Against my writings on the religious worldview of the constitutional framers, several people have pointed out many of John Adam’s more pious proclamations on morality, Christianity, and even the Bible specifically. What is too often lacking from such quotations is much context or nuance showing what Adams really meant. For example, I have written about what Adams’ really thought of the incarnation, and why that point of view is crucial. So now, what did Adam’s really think of the Bible?
In one of the most pointedly pro-Bible comments from any of the primary framers, Adams once wrote:
I have examined all as well as my narrow sphere, my straitened means, and my busy life would allow me; and the result is, that the Bible is the best book in the world.
I think that settles it: “best book in the world.” Need there be any further discussion?
Yes, there does. For starters, you just need to read the rest of that same letter (written to Jefferson on Christmas Day, 1813). In it, he goes on to say that he only believes parts of the Bible:
It contains more of my little philosophy than all the libraries I have seen; and such parts of it as I cannot reconcile to my little philosophy, I postpone for future investigation. . . .
So why does he believe the Bible is the best book in the world? Because it is divinely inspired? We’ll get to that in a minute. For now, notice it is because the Bible reconciles better with his own personal philosophy of life than other books do. So this is a relative comparison, not absolute. There are parts of the Bible he cannot reconcile with his personal philosophy, so he puts them on the back burner. The ruling principle here is not Jesus Christ or Scripture but John Adams’ human reason.
Nor does the letter give such praise to the Bible exclusively. He goes on to ask,
Where is to be found theology more orthodox, or philosophy more profound, than in the introduction to the Shasta?
So which is it, John? Is the Bible the best, or is the Hinduistic Shasta the best? And why have my fundamentalist and “Christian America” opponents never informed their followers of the Hindu principles of our founding father, John Adams? (Let’s return America to her Hindu foundations!)
In that letter to Jefferson, Adams was reviewing a work of the rationalist Joseph Priestly. Adams was upset Priestly did not reveal his knowledge of how superior and transcendent Eastern mystics were compared to Jesus:
Priestley ought to have given us a sketch of the religion and morals of Zoroaster, of Sanchoniathon, of Confucius, and all the founders of religions before Christ, whose superiority would, from such a comparison, have appeared the more transcendent. Priestley ought to have told us that Pythagoras passed twenty years in his travels in India, in Egypt, in Chaldea, perhaps in Sodom and Gomorrah, Tyre and Sidon. He ought to have told us, that in India he conversed with the Brahmins, and read the Shasta, five thousand years old, written in the language of the sacred Sanscrit, with the elegance and sentiments of Plato. Where is to be found theology more orthodox, or philosophy more profound, than in the introduction to the Shasta?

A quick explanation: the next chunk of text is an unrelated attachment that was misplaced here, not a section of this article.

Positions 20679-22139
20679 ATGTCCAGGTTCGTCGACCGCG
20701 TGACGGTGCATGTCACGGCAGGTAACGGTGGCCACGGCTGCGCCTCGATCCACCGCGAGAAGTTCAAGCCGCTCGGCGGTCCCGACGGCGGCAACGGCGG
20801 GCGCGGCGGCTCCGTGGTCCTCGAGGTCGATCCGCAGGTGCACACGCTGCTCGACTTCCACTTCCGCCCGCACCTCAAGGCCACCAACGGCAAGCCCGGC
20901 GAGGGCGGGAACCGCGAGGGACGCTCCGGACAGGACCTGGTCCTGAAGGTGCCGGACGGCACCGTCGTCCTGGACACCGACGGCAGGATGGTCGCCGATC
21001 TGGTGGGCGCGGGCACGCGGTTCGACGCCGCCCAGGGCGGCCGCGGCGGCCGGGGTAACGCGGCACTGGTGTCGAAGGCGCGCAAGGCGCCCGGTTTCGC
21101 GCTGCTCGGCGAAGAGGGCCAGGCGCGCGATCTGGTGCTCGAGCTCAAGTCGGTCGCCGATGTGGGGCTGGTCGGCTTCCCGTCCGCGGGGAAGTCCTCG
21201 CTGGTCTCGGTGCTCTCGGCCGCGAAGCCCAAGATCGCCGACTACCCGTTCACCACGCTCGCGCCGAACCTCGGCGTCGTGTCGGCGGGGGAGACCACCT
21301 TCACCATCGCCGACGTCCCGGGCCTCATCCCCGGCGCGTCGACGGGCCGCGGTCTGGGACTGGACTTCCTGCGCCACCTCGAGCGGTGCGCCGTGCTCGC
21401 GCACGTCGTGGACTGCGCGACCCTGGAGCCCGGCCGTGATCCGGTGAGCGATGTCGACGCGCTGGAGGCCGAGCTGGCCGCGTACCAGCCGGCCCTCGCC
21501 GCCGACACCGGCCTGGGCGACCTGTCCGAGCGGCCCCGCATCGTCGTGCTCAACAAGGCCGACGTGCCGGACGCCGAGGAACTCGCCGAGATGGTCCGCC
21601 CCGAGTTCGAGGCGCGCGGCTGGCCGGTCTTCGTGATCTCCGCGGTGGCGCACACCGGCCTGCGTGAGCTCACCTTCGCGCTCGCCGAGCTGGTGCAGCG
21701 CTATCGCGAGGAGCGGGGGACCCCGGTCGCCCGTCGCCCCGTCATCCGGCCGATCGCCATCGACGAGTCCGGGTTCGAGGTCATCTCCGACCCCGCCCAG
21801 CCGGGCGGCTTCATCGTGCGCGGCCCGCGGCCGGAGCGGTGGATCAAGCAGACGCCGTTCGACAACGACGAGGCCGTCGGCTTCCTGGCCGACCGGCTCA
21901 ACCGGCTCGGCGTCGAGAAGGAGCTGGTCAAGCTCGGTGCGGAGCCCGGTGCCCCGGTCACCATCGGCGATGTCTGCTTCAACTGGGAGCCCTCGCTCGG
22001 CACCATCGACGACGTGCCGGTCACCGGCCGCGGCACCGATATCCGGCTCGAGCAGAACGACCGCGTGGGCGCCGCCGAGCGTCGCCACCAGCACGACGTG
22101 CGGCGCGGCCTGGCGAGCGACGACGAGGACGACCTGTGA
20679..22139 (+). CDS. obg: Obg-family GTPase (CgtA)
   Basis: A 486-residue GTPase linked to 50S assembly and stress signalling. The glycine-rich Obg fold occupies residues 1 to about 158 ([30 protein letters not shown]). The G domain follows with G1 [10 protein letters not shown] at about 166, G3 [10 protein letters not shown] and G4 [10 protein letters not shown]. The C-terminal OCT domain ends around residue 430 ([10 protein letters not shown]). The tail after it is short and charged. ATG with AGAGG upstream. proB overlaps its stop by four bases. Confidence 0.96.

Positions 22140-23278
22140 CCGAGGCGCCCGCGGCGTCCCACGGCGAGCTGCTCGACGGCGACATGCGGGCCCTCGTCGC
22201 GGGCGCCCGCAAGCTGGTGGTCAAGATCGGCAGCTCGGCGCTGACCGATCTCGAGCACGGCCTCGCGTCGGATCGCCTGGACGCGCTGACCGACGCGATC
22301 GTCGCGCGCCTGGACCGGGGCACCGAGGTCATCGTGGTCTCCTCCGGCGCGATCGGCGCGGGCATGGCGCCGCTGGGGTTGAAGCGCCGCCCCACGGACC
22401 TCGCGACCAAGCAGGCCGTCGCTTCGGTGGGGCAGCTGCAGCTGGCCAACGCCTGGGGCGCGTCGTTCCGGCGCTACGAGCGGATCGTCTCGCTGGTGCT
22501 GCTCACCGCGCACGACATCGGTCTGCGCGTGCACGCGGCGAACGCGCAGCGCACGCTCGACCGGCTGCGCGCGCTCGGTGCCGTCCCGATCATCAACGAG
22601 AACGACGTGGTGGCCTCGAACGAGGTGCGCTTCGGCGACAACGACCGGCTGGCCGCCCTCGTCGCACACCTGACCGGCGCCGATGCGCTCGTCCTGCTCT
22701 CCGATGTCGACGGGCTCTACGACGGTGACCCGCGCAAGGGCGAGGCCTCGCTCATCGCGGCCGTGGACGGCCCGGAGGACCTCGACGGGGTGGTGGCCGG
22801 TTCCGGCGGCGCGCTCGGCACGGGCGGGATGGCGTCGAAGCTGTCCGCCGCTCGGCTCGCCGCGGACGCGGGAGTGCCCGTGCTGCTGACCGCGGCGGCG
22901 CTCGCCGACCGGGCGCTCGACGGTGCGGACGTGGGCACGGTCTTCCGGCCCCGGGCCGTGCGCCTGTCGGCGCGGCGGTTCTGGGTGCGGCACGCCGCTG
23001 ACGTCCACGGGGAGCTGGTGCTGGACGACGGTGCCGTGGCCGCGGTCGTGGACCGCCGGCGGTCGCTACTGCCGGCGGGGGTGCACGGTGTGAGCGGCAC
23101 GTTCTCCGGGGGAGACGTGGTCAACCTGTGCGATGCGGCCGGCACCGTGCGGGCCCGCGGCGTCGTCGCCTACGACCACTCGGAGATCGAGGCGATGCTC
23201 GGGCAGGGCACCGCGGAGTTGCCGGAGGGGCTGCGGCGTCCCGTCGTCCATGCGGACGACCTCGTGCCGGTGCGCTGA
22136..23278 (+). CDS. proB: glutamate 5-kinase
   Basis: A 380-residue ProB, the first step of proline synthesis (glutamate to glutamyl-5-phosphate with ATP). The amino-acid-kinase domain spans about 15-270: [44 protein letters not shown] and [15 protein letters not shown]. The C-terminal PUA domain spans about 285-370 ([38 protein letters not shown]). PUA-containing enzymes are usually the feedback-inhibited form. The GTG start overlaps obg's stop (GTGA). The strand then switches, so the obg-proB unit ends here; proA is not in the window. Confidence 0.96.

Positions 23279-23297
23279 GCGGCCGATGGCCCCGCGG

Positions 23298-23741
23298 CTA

Keep in mind, Confusionism is atheistic! It is clear that Adams was speaking as a rationalist, who as a rationalist, held high esteem for parts of the Bible, but not all of it, and held doctrines of eastern religions to be superior to those of Jesus.
Again, this is the result of his own estimation, his own reason, not Scripture. And this was the ruling principle for Adams, as for many of the framers. Human reason—the spark of divinity, as some say, within each of us—is superior to any and all claims of revealed religion. Thus Adams wrote in that same letter:
Philosophy, which is the result of reason, is the first, the original revelation of the Creator to his creature, man. When this revelation is clear and certain, by intuition or necessary inductions, no subsequent revelation, supported by prophecies or miracles, can supersede it. Philosophy is not only the love of wisdom, but the science of the universe and its cause. . . . Philosophy looks with an impartial eye on all terrestrial religions.